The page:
Military Personnel:

Navy Actions Needed to Optimize Ship Crew Size and Reduce Total Ownership Costs

GAO-03-520: Published: Jun 9, 2003. Publicly Released: Jun 9, 2003.

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The cost of a ship's crew is the single largest incurred over the ship's life cycle. One way to lower personnel costs, and thus the cost of ownership, is to use people only when it is cost-effective--a determination made with a systems engineering approach called human systems integration. GAO was asked to evaluate the Navy's progress in optimizing the crew size in four ships being developed and acquired: the DD(X) destroyer, T-AKE cargo ship, JCC(X) command ship, and LHA(R) amphibious assault ship. GAO assessed (1) the Navy's use of human systems integration principles and goals for reducing crew size, and (2) the factors that may impede the Navy's use of those principles.

The Navy's use of human systems integration principles and crew size reduction goals varied significantly for the four ships GAO reviewed. Only the DD(X) destroyer program emphasized human systems integration early in the acquisition process and established an aggressive goal to reduce crew size. The Navy's goal is to cut personnel on the DD(X) by about 70 percent from that of the previous destroyer class--a reduction GAO estimated could eventually save about $18 billion over the life of a 32-ship class. The goal was included in key program documents to which program managers are held accountable. Although the Navy did not set specific crew reduction goals for the T-AKE cargo ship, it made some use of human systems integration principles and expects to require a somewhat smaller crew than similar legacy ships. The two other ships--the recently cancelled JCC(X) command ship and the LHA(R) amphibious assault ship--did not establish human systems integration plans early in the acquisition programs, and did not establish ambitious crew size reduction goals. Unless the Navy more consistently applies human systems integration early in the acquisition process and establishes meaningful goals for crew size reduction, the Navy may miss opportunities to lower total ownership costs for new ships, which are determined by decisions made early in the acquisition process. For example, the Navy has not clearly defined the human systems integration certification standards for new ships. Several factors may impede the Navy's consistent application of human systems integration principles and its use of innovations to optimize crew size: (1) DOD acquisition policies and discretionary Navy guidance that allow program managers latitude in optimizing crew size and using human systems integration, (2) funding challenges that encourage the use of legacy systems to save near-term costs and discourage research and investment in labor-saving technology that could reduce long-term costs, (3) unclear Navy organizational authority to require human systems integration's use in acquisition programs, and (4) the Navy's lack of cultural acceptance of new concepts to optimize crew size and its layers of personnel policies that require consensus from numerous stakeholders to revise.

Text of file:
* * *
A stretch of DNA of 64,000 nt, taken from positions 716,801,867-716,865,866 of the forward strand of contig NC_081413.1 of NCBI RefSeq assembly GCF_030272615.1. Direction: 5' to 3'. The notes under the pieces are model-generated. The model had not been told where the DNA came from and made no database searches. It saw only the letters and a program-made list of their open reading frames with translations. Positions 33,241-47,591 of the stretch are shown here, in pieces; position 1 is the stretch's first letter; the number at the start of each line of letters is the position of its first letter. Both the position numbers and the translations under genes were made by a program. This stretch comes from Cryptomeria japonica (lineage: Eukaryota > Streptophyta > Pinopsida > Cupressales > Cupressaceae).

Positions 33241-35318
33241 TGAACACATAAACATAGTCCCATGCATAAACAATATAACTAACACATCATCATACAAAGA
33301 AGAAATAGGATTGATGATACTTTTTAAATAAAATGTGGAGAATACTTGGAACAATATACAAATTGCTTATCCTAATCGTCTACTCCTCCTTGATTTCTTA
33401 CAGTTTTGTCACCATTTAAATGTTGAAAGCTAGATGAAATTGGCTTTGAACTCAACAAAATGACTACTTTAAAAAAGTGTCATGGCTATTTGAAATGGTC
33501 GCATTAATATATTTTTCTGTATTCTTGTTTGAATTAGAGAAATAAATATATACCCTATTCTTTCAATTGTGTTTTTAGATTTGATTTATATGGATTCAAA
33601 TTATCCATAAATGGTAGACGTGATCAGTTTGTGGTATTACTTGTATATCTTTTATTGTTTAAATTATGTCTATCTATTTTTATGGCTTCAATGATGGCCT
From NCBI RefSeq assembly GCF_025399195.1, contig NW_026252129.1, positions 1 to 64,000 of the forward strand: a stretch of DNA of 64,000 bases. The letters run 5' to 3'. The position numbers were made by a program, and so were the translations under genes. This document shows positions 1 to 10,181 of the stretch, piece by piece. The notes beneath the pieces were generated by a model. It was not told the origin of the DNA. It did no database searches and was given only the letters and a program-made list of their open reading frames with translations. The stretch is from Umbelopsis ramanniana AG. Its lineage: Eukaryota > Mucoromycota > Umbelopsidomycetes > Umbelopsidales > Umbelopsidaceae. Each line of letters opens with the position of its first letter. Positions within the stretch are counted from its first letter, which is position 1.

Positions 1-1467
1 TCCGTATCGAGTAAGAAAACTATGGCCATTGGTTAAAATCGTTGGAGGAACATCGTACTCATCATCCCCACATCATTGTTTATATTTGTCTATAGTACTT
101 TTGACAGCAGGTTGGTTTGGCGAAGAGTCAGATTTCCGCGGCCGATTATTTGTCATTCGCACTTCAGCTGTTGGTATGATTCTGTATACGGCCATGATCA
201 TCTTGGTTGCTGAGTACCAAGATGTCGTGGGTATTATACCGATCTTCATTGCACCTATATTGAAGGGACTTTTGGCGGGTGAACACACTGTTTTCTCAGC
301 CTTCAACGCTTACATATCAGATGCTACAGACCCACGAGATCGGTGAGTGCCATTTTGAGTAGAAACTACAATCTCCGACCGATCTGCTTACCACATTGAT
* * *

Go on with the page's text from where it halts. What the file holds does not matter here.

Recommendations for Executive Action

  1. Status: Closed - Implemented

    Comments: We recommended that the Secretary of the Navy require the Naval Sea Systems Command to clarify the Human Systems Integration Directorate's role in and process for certifying that ships and systems delivered to the fleet optimize ship crewing. DOD concurred with our recommendation. The Navy has assigned HSI Warranted Technical and Certification Authority for ships to Directorate. The Directorate has developed HSI criteria and top-level human performance metrics in order to exercise its technical authority and perform certification functions. Additional responsibilities include certifying in writing that new acquisition programs have carried out effective HSI activities; providing technical assistance to program managers and ship designers; providing HSI tools, processes, methods and data; monitoring implementation efforts across the command; and coordinating command HSI policy.

    Recommendation: To strengthen the Naval Sea Systems Command's role in promoting the use of human systems integration for new ship systems, the Secretary of the Navy should require the command to clarify the Human Systems Integration Directorate's role in and process for certifying that ships and systems delivered to the fleet optimize ship crewing.

    Agency Affected: Department of Defense: Department of the Navy

  2. Status: Closed - Implemented

    Comments: We recommended that the Secretary of the Navy develop and implement mandatory policies on human systems integration requirements, standards, and milestones. Specifically, for each new system the Navy plans to acquire, the Secretary of the Navy should require that human systems integration assessments be updated prior to all subsequent milestones. DOD concurred with our recommendation. Navy policies now call for human systems integration assessments updates prior to all acquisition milestones. Navy policy notes that program managers and sponsors throughout all phases of the acquisition process will address human systems integration requirements and assessments and to enhance system design and warfighting capabilities, reduce life cycle ownership costs, and optimize total system performance.